John W. Jones and the Underground Railroad in Elmira, NY
From The Freedom Seeker Vol 13, Issue 2, Summer/Autumn 2016
By Deborah A. Lee, Independent Scholar
The Underground Railroad network, by its nature, attracted humanitarians of character and integrity. One little-known man who shone among them is John W. Jones, who escaped from slavery near Leesburg, Virginia, and helped more than 800 people to freedom through Elmira, New York. Because of his character, biography, and longevity, an unusual wealth of local sources document the secret network.
Jones’s life reveals strategy and tactics of the underground railroad in the Mid- Atlantic region and the high level of communication and organization across race, class, and other boundaries. In Virginia, Jones enjoyed close relationships with his grandmother, mother and siblings and with the overseer, his wife and children. Jones waited until 1844, when slaveholder Sarah Ellzey was near death and his youngest brother George was eighteen before fulfilling his own and their mother’s dream of escaping to the North with his two brothers. He recounted his harrowing journey later in life. His first taste of real freedom came during a meal shared with underground railroad agents Nathaniel and Sarah Smith on Independence Day. Thanks to the welcome from such activists and the abundance of jobs in the prospering region, Jones and his four
companions settled in Elmira, where he learned to read and write, found work, and joined the network to freedom.
John W. and George Jones (assumed names) collaborated with black and white antislavery activists such as Rev. Thomas K. Beecher, financiers including Jervis Langdon (later Mark Twain’s father-in-law), and William Still in Philadelphia, to run a highly organized operation. Jones placed freedom seekers on the 4:00 a.m. train to St. Catherine’s, Canada. There, a church committee welcomed them and helped them get settled. In 1850, Jones served as a marshall in a large regional celebration commemorating freedom in the West Indies, with a parade and prominent black abolitionist speakers. In 1854, after a high-profile capture of freedom seekers in New York City, the Vigilance Committee in Philadelphia used the Elmira route whenever possible. Jones never lost a passenger.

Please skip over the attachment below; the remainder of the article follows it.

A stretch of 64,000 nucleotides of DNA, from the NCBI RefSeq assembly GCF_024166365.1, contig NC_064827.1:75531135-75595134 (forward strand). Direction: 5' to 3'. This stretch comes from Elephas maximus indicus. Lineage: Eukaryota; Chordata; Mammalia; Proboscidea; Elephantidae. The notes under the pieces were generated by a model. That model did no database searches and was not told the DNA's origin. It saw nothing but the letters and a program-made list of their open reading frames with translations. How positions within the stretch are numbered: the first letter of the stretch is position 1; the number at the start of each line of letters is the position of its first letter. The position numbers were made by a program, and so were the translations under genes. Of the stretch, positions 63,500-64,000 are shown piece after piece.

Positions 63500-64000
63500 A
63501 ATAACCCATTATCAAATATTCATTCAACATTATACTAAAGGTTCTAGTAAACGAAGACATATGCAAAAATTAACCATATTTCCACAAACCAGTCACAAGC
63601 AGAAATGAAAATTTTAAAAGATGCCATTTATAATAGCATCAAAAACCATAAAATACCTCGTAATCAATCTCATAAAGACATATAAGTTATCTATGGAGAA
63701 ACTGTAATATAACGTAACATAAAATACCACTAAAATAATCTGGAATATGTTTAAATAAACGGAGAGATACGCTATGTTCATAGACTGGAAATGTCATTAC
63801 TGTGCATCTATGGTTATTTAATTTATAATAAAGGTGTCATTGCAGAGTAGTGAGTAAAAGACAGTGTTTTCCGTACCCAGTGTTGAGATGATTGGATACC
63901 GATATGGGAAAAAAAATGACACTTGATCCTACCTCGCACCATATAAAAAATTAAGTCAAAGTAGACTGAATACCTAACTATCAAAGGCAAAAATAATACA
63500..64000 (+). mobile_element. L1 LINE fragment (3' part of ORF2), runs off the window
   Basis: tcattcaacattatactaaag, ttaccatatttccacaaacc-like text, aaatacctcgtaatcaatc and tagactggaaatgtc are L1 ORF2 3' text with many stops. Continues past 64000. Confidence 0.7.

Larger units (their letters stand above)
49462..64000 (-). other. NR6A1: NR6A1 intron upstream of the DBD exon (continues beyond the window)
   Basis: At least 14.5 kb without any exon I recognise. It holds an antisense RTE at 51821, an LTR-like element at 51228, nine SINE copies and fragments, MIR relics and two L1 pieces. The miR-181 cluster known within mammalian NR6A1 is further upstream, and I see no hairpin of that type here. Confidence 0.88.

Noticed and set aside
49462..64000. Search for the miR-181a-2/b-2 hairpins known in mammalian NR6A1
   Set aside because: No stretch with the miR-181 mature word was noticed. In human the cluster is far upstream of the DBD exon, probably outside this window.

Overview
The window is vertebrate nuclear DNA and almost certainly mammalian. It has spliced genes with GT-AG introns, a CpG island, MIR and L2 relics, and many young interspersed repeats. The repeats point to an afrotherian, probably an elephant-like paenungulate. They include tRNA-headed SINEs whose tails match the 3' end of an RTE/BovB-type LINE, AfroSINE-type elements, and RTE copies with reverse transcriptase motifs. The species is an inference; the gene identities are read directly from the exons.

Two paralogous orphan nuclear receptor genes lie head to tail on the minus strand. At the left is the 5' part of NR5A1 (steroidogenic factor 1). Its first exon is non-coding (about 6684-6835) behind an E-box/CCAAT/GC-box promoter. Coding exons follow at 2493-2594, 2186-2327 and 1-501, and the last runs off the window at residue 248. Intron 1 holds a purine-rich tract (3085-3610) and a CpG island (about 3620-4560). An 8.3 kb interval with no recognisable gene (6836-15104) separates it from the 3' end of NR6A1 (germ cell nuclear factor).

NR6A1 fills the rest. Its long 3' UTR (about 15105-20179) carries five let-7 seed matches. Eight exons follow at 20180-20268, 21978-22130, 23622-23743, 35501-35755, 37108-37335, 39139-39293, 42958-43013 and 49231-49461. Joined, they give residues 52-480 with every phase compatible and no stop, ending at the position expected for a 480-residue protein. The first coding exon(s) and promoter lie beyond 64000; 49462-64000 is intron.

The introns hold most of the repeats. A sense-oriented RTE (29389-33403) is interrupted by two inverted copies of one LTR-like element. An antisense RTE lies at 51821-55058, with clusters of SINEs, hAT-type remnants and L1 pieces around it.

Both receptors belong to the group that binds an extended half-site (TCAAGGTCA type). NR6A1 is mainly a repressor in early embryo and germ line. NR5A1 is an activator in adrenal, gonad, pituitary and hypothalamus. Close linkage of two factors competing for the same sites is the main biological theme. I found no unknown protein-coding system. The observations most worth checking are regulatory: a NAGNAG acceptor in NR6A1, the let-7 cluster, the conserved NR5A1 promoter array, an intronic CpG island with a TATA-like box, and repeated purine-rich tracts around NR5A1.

Jones communicated with family and friends in Virginia and helped others join him. A sister and a niece lived with Jones and his wife in 1855. In 1863, after the Emancipation Proclamation took effect, another sister and her grown children moved there. Communications were easy, he told a reporter; letters were sent to southerners via friends in Canada. During the Civil War, Jones respectfully buried the Confederate dead from the Federal Prison Camp in Elmira, and contacted his overseer when he recognized the man’s son among them. After the war, Jones visited the Ellzey farm and was welcomed as a guest.
In 1896, Susan Langdon Crane interviewed Jones for Ohio State University professor Wilbur Siebert. Jones admitted—but only after his compatriot died—there was a black man who forged freedom passes, and Elmira activists communicated with Quakers in Pennsylvania and Maryland, using horses as code. Crane told Siebert she did not understand, but likely the code was used for color and height and then the forged freedom papers were sent south, where they would be needed.
In all he did, his interviewer wrote, “Jones felt that it was his duty to put the golden rule into practice.” Another citizen wrote, “No resident of Elmira, white or colored, ever commanded greater respect and admiration.” After John W. Jones’s death in 1900, locals learned that he was the one who secretly placed flowers weekly on Sarah Smith’s grave—he never forgot her kindness during his freedom flight. Nor should we forget his, along with his effectiveness in the underground railroad network and the documentation he left behind.